For IoT, the cloud provider market is still wide open, with tailored solutions available from GE Predix, Samsung’s ARTIK Cloud, and ThingWorx.

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How do I become an AWS engineer?

Tech professionals interested in becoming an AWS engineer should head over to Amazon’s AWS Certified DevOps Engineer certification portal to see what skills Amazon says are required in order to manage AWS instances, find out how to prep for the certification exam, see sample questions, or schedule an exam session. However, this certification isn’t necessary to perform the job functions of an AWS DevOps engineer.

SEE: How to become a DevOps engineer: A cheat sheet (TechRepublic)

TechRepublic previously covered skills that are essential for cloud engineers to master, and while the list does include AWS, it also mentions several programming languages, automation suites, and analytics tools that are essential. In essence, AWS is a proprietary platform, but the basic skills needed to manage it are the same as any other cloud product.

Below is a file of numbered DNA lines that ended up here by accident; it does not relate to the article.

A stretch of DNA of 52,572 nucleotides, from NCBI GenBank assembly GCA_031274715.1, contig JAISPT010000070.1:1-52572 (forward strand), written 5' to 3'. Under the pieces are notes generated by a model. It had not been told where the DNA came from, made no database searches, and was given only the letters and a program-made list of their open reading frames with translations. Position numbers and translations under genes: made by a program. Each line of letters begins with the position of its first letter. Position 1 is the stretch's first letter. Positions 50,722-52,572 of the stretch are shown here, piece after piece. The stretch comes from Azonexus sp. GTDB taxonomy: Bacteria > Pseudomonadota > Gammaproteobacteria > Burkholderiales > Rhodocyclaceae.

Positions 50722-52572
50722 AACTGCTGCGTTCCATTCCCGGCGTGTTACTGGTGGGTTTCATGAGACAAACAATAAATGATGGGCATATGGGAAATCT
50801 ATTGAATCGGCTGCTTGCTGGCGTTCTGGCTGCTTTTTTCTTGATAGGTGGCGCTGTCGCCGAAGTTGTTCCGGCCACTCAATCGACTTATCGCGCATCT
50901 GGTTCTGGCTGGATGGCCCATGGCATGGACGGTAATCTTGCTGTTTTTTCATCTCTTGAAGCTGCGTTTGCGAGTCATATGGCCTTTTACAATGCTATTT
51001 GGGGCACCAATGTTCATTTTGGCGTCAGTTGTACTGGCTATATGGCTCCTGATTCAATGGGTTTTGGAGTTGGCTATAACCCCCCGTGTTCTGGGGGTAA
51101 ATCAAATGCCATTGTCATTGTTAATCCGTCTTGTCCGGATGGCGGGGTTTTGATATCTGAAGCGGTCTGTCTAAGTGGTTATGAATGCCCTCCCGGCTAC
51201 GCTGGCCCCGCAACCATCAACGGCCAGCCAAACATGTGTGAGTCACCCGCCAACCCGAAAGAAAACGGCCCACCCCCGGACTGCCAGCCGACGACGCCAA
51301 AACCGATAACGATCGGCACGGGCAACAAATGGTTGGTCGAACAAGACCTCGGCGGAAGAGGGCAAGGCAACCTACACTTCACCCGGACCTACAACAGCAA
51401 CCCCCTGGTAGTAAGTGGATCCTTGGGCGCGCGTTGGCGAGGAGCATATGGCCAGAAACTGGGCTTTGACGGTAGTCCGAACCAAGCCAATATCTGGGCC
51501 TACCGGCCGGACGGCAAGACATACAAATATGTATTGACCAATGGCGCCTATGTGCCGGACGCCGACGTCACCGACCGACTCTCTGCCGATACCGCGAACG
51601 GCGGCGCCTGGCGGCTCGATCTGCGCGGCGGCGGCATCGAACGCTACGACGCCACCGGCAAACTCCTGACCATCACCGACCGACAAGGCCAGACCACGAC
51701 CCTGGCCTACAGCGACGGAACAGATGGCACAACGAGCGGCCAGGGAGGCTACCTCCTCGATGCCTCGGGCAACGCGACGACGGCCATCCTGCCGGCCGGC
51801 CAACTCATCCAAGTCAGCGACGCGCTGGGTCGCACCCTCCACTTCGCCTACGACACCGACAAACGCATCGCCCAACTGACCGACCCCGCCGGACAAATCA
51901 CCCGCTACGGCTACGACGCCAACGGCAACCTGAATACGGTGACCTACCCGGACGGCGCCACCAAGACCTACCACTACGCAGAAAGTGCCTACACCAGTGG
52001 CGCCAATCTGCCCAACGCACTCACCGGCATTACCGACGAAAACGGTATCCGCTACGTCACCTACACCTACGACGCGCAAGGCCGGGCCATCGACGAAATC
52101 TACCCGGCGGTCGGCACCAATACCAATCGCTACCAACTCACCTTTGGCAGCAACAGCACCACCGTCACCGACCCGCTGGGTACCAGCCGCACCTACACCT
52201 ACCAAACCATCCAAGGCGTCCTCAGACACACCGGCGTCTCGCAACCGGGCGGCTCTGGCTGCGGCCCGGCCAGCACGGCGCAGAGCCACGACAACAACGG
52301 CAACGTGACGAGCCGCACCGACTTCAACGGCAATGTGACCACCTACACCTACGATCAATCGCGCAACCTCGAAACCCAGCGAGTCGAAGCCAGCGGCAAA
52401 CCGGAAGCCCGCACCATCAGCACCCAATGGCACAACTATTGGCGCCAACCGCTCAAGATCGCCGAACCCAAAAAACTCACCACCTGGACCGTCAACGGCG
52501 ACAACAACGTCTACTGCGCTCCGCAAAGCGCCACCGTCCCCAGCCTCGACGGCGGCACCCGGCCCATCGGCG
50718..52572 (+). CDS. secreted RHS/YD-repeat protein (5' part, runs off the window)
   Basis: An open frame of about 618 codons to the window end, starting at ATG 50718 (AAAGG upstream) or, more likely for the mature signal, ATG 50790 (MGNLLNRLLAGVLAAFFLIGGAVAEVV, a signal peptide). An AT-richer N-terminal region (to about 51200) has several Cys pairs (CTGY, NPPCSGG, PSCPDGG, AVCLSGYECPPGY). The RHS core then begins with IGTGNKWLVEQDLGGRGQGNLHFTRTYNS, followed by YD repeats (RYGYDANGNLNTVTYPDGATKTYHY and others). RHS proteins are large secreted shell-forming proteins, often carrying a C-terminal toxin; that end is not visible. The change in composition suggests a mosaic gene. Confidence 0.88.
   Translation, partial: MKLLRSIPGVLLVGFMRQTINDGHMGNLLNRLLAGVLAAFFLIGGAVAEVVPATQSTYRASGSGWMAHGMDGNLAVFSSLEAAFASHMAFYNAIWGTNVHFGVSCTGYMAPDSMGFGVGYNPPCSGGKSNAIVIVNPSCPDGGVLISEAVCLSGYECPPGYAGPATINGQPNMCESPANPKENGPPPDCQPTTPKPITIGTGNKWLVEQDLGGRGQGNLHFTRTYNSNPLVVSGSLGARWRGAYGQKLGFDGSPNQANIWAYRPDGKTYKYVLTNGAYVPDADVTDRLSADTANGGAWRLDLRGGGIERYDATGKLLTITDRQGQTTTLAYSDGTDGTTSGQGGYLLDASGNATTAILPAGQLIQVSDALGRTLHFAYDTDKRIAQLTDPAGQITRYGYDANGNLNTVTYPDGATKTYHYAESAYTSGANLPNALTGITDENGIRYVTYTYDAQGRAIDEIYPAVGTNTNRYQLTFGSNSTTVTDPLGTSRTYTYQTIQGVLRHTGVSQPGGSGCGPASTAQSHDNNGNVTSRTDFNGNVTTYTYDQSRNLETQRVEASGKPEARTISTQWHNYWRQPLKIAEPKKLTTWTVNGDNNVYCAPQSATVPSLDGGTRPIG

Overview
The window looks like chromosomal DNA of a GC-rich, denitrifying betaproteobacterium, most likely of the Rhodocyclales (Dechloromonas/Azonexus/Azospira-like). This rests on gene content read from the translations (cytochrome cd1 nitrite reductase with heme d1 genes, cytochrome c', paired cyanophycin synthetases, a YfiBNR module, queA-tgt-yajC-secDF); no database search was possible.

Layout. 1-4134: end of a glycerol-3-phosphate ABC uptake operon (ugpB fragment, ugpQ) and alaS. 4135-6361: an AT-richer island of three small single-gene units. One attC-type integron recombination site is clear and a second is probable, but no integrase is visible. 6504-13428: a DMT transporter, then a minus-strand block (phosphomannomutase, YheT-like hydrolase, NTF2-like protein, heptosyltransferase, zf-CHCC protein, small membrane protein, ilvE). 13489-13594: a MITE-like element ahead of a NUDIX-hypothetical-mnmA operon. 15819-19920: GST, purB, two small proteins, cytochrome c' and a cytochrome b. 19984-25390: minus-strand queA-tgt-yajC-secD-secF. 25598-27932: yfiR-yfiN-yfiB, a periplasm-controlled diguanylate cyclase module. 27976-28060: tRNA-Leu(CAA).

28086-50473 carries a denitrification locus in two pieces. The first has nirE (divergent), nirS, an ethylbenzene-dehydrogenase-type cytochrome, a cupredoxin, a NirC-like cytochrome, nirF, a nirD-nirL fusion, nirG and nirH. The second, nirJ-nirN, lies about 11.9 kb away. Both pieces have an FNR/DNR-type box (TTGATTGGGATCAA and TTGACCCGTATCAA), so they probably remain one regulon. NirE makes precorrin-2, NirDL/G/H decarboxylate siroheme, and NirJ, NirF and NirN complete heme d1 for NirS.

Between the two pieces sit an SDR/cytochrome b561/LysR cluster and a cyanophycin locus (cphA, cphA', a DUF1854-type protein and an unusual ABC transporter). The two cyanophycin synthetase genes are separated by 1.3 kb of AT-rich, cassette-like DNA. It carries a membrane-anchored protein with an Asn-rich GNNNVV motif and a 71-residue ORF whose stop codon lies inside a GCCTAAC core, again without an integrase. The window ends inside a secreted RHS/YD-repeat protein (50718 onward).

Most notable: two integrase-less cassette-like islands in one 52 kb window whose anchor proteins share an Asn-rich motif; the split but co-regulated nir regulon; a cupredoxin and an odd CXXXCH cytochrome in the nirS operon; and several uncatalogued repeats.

Anyone who wants to learn more about the specifics of being an AWS engineer should check out the list of online courses that Amazon maintains in its AWS Training portal.

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How do I get and use AWS?

Developers can get started with AWS using the Free Tier, which is available to anyone without restriction for the first 12 months. It features 750 hours per month of EC2 t.2 micro instances of Linux or Windows, as well as 5 GB of standard storage in S3 with 20,000 GET and 2,000 PUT requests.

Also available is 25 GB of storage in DynamoDB with 25 units of write and read capacity each, which Amazon estimates to be sufficient to handle 200 million requests per month. It includes one million free requests per month in Lambda, and 20,000 free requests in AWS Key Management, and free access grants in a dozen other AWS services. After the 12 month unlimited period ends, some restrictions take effect. Free tier users should be sure they know all the details about products they need that may be affected by the end of the free tier unlimited period.

For startups, various tiers of free credits (up to $100,000) are available depending on your accelerator. These promotional credits can be applied to most AWS products, though are not usable with Mechanical Turk, AWS Marketplace, or some types of support requests.

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Note: This article was written and updated by James Sanders. It was also updated by Brandon Vigliarolo.